Three-year investor losses hit 79% as stock loses £ 20million last week
Every investor on earth sometimes makes the wrong calls. But very bad investments should be rare. So consider for a moment the misfortune of James fisher and son plc (LON: FSJ) investors who have held the stock for three years when it has fallen 80%. This could cause serious doubt as to the correctness of the initial decision to buy the stock, to put it mildly. And newer buyers are also going through a rough patch, dropping 66% last year. In addition, it has fallen by 67% in about a quarter. It’s not a lot of fun for the holders.
After losing 11% last week, it’s worth studying the fundamentals of the business to see what we can infer from past performance.
Check out our latest analysis for James Fisher and Sons
In his essay Graham-and-Doddsville super-investors Warren Buffett described how stock prices don’t always rationally reflect a company’s value. A flawed but reasonable way to gauge how sentiment is changing around a company is to compare earnings per share (EPS) with the stock price.
In the three years that the stock price fell, James Fisher and Sons’ earnings per share (EPS) fell significantly, falling to a loss. Since the company has fallen into a loss position, it is difficult to compare the change in EPS with the change in the share price. But it’s safe to say that we generally expect the stock price to be lower as a result!
The image below shows how EPS has tracked over time (if you click on the image you can see more detail).
It’s good to see that there have been some significant insider buys over the past three months. This is a positive point. That said, we believe earnings and revenue growth trends are even more important factors to consider. Dive Deeper into Earnings by checking out this interactive Earnings, Income & Cash Flow graph from James Fisher and Sons.
A different perspective
Investors in James Fisher and Sons had a rough year, with a total loss of 66%, compared to a market gain of around 16%. However, keep in mind that even the best stocks will sometimes underperform the market over a twelve month period. Sadly, last year’s performance capped a bad run, with shareholders facing a total loss of 12% per year over five years. Generally speaking, long-term weakness in stock prices can be a bad sign, although contrarian investors may want to seek the stock in hopes of a rally. I find it very interesting to look at the stock price over the long term as an indicator of company performance. But to really understand better, we have to take other information into account as well. For example, we discovered 2 warning signs for James Fisher and Sons (1 doesn’t suit us very well!) Which you should be aware of before investing here.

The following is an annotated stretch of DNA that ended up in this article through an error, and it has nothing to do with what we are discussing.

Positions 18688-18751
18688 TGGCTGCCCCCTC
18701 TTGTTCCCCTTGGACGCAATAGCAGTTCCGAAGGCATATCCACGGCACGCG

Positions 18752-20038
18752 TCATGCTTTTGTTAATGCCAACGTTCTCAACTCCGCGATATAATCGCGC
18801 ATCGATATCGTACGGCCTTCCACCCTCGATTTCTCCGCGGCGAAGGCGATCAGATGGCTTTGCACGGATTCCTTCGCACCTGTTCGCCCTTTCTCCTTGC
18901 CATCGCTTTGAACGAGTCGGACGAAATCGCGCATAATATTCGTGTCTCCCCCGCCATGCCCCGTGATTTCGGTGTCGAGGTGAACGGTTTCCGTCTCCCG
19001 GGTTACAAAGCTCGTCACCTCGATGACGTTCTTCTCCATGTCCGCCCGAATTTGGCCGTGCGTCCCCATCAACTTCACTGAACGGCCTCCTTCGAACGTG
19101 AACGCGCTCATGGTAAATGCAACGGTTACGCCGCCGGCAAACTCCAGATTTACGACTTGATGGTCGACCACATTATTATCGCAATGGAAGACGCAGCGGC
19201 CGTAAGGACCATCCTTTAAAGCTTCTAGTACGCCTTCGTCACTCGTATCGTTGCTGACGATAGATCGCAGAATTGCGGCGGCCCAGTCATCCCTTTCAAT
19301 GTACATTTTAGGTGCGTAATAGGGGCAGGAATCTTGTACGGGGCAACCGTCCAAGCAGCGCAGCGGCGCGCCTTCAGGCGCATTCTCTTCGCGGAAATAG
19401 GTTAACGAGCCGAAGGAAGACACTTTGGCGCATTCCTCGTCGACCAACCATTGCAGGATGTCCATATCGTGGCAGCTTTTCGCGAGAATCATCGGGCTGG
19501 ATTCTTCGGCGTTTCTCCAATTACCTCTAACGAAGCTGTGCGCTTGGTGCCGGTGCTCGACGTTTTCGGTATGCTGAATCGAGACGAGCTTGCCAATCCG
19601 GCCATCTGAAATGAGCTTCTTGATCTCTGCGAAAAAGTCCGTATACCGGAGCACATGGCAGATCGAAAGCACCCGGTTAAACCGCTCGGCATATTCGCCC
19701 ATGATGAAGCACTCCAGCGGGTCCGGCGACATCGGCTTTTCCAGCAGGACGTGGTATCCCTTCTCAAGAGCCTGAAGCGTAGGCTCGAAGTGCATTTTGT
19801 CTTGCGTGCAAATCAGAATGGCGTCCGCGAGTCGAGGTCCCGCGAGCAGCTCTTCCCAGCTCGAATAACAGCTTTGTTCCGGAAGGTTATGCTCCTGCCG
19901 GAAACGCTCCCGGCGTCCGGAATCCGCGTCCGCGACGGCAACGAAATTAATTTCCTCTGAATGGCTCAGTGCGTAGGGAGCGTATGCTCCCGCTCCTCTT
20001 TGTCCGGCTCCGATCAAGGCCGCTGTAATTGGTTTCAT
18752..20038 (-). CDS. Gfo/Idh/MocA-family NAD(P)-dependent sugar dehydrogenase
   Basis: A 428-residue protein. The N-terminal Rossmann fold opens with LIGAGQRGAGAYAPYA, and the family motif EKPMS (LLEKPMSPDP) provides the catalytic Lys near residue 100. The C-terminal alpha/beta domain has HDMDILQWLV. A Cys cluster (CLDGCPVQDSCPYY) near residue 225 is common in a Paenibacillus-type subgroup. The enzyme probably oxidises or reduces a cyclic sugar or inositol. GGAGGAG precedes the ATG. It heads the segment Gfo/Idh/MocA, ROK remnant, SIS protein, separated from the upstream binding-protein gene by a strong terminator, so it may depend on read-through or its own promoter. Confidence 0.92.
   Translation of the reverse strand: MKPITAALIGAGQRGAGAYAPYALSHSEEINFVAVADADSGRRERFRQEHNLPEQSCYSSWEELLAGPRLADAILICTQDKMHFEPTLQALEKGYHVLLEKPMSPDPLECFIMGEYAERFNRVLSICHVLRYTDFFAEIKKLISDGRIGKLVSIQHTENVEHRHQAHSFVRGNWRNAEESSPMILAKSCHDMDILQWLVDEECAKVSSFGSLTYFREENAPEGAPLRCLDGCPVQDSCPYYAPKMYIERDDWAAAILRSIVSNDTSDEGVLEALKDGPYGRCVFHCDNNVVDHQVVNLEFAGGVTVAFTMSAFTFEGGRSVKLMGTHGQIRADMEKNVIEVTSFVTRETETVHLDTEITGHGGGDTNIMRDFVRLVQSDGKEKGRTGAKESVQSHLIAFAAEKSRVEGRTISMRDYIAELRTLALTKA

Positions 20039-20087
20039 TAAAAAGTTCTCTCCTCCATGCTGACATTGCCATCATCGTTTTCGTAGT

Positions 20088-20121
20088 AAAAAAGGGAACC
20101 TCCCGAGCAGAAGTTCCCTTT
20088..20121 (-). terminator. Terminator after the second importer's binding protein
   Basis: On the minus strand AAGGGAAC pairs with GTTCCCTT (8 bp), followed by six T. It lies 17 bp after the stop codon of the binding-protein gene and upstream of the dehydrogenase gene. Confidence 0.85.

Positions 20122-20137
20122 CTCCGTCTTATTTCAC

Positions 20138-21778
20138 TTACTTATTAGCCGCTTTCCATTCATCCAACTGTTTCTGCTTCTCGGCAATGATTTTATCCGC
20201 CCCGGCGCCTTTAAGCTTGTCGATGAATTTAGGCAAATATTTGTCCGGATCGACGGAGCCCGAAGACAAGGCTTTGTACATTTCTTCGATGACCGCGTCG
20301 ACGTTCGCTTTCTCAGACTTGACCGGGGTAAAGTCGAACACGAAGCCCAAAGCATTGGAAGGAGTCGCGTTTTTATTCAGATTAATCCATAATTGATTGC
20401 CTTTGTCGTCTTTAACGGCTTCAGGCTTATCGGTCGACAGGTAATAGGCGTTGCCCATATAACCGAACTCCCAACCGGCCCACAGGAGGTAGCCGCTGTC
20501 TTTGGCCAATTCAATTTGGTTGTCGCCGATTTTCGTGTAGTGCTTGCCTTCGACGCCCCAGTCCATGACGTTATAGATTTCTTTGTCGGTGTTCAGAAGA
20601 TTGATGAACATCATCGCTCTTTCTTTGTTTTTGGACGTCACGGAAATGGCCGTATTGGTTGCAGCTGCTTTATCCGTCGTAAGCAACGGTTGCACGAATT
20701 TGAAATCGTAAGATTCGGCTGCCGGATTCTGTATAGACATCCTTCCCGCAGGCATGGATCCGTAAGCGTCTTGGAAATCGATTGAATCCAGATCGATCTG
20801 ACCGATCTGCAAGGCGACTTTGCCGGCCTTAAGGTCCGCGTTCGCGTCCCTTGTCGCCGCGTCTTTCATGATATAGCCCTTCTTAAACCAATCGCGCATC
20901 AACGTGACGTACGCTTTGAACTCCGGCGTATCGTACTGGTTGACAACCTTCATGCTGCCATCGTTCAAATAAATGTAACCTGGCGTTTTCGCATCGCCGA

There are many other companies in which insiders buy shares. You probably do not want to miss it free list of growing companies that insiders buy.
Please note that the market returns quoted in this article reflect the market-weighted average returns of stocks currently trading on UK stock exchanges.
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This Simply Wall St article is general in nature. We provide commentary based on historical data and analyst forecasts using only unbiased methodology and our articles are not intended to be financial advice. It does not constitute a recommendation to buy or sell any stock and does not take into account your goals or your financial situation. Our aim is to bring you long-term, targeted analysis based on fundamental data. Note that our analysis may not take into account the latest announcements from price sensitive companies or qualitative documents. Simply Wall St has no position in any of the stocks mentioned.